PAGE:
Rev angel Kyodo williams

‘While it has long been established by scholars that the lineage as written couldn’t possibly be historically accurate and therefore literally true, any teacher undertaking the ceremony would be hard-pressed to deny that a mysterious and visceral comfort attends the affirmation of one’s belonging, regardless of its being symbolic and maybe even precisely because it is. In this way, I am no exception. After ten years of mostly avoiding the Buddhist mainstream while dealing with the demands of starting up a small dharma community and being a full-time residential teacher, I had become accustomed to going it alone.

The public acknowledgment of what one already is, what is already so, is very much like getting married to a long-held beloved: at the end of the ceremony, you return to the place you’ve always lived, but now it is truly your home. Still, I observe any system of perpetuating a special transmission with the wary eye of a justice-seeking person who has existed in a multiplicity of categories that are famously marginalized in America: black, female, queer, working-class, non-degreed, and under-resourced…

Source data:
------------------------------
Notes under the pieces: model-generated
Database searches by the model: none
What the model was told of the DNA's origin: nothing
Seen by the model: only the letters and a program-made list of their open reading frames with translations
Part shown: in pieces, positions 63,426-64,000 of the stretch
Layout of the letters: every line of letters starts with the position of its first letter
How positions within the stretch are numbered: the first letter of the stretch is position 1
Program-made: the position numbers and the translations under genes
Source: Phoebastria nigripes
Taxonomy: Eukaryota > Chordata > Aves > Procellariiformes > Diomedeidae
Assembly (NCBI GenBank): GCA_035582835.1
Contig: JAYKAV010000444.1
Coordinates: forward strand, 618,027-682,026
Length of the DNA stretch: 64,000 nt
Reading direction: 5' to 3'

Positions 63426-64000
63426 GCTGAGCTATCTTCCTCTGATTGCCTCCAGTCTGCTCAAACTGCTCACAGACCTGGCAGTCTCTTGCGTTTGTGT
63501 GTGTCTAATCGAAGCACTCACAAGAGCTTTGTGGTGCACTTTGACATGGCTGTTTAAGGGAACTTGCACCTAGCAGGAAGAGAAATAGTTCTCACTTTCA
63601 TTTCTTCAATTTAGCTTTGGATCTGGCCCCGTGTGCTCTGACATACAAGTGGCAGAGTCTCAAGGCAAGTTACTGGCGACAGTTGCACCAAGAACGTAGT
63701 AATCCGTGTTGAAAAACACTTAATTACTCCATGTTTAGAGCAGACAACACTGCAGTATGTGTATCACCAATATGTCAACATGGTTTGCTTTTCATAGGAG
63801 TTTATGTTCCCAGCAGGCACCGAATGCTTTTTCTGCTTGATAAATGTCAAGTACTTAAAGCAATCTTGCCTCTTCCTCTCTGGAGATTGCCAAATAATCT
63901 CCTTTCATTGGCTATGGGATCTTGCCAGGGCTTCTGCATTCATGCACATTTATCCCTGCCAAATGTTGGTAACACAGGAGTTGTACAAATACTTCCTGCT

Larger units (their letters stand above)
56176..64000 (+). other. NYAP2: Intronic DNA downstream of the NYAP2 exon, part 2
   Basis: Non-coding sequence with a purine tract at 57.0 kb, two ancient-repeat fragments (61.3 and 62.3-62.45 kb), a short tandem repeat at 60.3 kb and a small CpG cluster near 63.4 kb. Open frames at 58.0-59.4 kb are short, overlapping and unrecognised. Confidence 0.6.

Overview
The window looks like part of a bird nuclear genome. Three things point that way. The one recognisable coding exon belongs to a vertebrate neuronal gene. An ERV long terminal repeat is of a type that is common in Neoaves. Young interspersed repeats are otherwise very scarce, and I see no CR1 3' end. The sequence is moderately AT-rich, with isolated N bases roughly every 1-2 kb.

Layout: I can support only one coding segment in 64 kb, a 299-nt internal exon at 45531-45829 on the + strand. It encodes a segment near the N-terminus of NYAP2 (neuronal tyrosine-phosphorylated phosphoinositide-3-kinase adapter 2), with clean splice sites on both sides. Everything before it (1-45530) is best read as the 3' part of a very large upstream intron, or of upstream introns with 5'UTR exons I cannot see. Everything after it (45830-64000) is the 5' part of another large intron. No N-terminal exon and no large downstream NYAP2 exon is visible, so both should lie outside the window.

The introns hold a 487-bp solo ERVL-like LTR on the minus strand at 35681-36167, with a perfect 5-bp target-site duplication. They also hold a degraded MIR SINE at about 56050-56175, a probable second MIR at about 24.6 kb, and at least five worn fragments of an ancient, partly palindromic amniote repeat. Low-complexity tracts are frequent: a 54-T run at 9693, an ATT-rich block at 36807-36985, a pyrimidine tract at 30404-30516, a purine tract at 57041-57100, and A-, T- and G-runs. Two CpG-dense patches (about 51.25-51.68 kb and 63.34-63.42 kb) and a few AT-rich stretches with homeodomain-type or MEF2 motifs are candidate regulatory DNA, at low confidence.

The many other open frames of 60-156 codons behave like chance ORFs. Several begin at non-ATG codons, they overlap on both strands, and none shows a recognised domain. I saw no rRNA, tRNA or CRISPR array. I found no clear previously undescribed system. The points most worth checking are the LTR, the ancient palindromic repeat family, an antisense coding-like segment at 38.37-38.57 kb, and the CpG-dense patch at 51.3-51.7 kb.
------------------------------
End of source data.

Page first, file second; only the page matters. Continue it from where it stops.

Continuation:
While many people wish to paint over the blight of racism that permeates the Buddhist community by casting it under the rug of a misguided fixation on identity, it was the Buddha himself who expressed an awareness of the need to address race, caste, gender, and class oppression by modeling the path to liberation. In reaching down and touching the earth, the Buddha of that time, and all of the buddhas who follow his radical example, are witnessed by the earth itself and join a sacred, timeless, and unshakeable lineage of liberation—one that is evidenced both inside and out.’ (from her website)

2 thoughts on “Rev angel Kyodo williams

Leave a Reply

Fill in your details below or click an icon to log in: Logo

You are commenting using your account. Log Out /  Change )

Facebook photo

You are commenting using your Facebook account. Log Out /  Change )

Connecting to %s